A Life at War with Sugar
by james s. hirsch
“Sugar’s complicated,” says the performer Robbie McCauley. “It gives you energy and can eat you up from the inside out.”
And it’s a lot more than that. In McCauley’s view, sugar lies at the tragic intersection of race, sex, and health in America. It’s also the focus of her one-woman stage production called, simply, “Sugar,” that she just performed in Boston in late January (Editor's Note – and that we hope to see performed elsewhere in the US this year).
Diabetes is no stranger to the theater, though it’s often used as a subplot – most famously, perhaps, in “Steel Magnolias,” in which a young diabetic woman dies after she becomes a mother. Diabetic characters are increasingly popping up on television sit-coms, but this is hardly new. As a friend of mine recently pointed out, the second-to-last episode of “Happy Days,” in 1984, featured Chachi getting diagnosed with diabetes.
But my own sense is that diabetes rarely translates well to stage or film and rarely stimulates a broader discussion about the epidemic. The characters may get the accouterments right – the glucose meters, the insulin vials, the diet restrictions. And they can read the scripted words about their frustrations, disillusionment, or dreams. But what always seems missing is a deeper emotional connection, a sense of the internal drama of this disease.
That’s the great strength of McCauley’s performance, which runs from January 20 to January 29 at the Paramount Theater in Boston. Introspective, poignant, and enlightening, the 75-minute show might be the first mainstream theatrical production devoted entirely to diabetes.
An accomplished African American performer, McCauley is known for her raw and daring works. In her award-winning 1992 play “Sally’s Rape,” she stood naked on an auction block, encouraging spectators to bid on her body, while she recounted the sale and rape of her great-great grandmother, a slave.
Nothing quite that dramatic happens in “Sugar,” but McCauley does bare her diabetic soul. Toward the end, she tests her blood sugar on stage (without disclosing the number) and injects some insulin into her stomach. More broadly, she tries to shock audiences into understanding the harsh realities of the diabetic life. “Nobody talks about how much it hurts,” she says.
The genesis of the show was an article she read in 2005 that described the health disparities affecting African American women, particularly those with diabetes. A professor at Emerson College, McCauley had also been running “story circles” with people affected by diabetes, so drawing from her own experiences and informed by these other conversations, she wrote “Sugar.”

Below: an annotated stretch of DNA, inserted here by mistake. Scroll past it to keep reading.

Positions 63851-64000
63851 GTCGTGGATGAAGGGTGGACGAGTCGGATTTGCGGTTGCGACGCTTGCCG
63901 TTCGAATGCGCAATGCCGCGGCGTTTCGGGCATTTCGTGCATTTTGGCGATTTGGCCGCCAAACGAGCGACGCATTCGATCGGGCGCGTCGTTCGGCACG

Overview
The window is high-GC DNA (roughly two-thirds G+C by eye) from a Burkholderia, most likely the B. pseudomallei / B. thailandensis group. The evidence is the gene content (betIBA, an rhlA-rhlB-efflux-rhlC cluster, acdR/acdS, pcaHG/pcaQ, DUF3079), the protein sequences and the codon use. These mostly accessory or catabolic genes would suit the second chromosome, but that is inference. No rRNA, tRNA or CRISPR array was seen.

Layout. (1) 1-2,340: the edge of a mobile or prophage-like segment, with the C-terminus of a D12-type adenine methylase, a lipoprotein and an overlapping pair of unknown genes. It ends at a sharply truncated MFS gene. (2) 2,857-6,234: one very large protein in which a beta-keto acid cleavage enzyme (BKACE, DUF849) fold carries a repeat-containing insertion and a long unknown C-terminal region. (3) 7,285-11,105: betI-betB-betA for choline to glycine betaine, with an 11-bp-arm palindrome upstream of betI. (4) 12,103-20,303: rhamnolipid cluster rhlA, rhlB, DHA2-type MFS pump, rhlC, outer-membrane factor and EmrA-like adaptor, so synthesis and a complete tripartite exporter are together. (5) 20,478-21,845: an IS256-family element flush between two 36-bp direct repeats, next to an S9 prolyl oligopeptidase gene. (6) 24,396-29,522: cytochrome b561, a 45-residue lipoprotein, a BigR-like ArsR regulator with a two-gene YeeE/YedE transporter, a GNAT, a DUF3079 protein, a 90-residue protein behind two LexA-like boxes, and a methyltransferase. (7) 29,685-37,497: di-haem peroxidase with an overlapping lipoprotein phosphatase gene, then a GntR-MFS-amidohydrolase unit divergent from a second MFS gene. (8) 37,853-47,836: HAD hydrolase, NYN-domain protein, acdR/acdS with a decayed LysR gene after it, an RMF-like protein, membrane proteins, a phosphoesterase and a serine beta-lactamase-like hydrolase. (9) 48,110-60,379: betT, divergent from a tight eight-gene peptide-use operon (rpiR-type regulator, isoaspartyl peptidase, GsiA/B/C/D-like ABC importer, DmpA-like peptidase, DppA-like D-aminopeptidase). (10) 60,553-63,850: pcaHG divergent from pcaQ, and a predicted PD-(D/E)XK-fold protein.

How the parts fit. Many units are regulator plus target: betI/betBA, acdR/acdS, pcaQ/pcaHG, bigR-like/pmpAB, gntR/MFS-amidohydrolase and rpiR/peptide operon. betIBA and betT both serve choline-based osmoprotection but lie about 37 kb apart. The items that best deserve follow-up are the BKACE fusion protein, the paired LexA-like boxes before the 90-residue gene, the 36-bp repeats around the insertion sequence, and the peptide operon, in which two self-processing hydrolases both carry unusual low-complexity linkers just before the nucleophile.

Her biggest hurdle was overcoming a lifetime of silence, and shame. Like many people with type 1 or type 2, she was an expert in concealing her condition, but those days are now over. The performance had a cathartic feel – McCauley was not only venting her own struggles but signaling to her audience that these topics could indeed be discussed in public.
Raised in Virginia and Georgia, McCauley was living Washington D.C. when at age 20 she was diagnosed with type 1. Initially, she tells her audience, she was not given insulin by the hospital, because in the early 1960s, the hospital “didn’t give hypodermic needles to Negroes.” Her medical condition constantly compromised her career in New York as well as her personal life. She once passed out from hypoglycemia, causing her to miss a performance in which the director Peter Bogdanovich (“The Last Picture Show”) was to be in the audience. Hospital visits were frequent. In the 1970s, she says, she was “wild with sex,” but glycemic gyrations would cause love making to be painful. She tried discussing the matter with her doctors but found little help – one doctor, she says, whispered in her ear that she should try a female partner. “I wasn’t going to jump the river,” she tells the audience.
McCauley explains “the three D’s of diabetes: Depression. Denial. And drink.” She went to AA but couldn’t stand it. “I finally quit drinking, because I couldn’t stand the meetings.”
For someone who’s been through so much, McCauley looks quite good. A touch of gray in her close-cropped hair, she’s fit and moves around the stage easily. But appearances can be deceptive. She described her heart attack in 2003, which required a stent placed in her heart. (Any other diabetic complications were not visible to the audience.) At one point, the lights came up, and McCauley asked four audience members to use one word to describe the war in Afghanistan.
“Well,” McCauley said, “all my life has been a war with sugar.”
Sugar is the harrowing narrative thread through this play and through black history. As McCauley explains, cotton wasn’t the only crop on slave plantations. Blacks were also enslaved to cut sugar cane. Sugar has long been a staple of black Southern diets – McCauley, in a rhapsody to such foods, says, “The pound cake was so good you wanna slap somebody!” Sugar was something to be grown, cut, and processed; desired after and lusted for; even sprinkled on babies’ foreheads to make them sweeter to kiss. But sugar has also been used to corrupt the diets of all Americans, particularly those in the black community, and the consequences are now in their full tragic bloom: the sugar has traveled from the ground to the processing plants to our foods and finally into our blood stream.
“Sex is gentler than love,” McCauley tells her audience. “I always knew. And shame is more difficult than guilt. Sugar carries shame.”
I hope McCauley’s show finds a larger audience – perhaps in play houses in other cities, or on a cable network. Others would appreciate her view of a product that brings both joy and heartbreak.
“The Negro people who raised me,” she says, “much as I was cared for and as much as I was loved, the ignorance [about sugar] cut me up. But not love or diabetes has killed me yet.”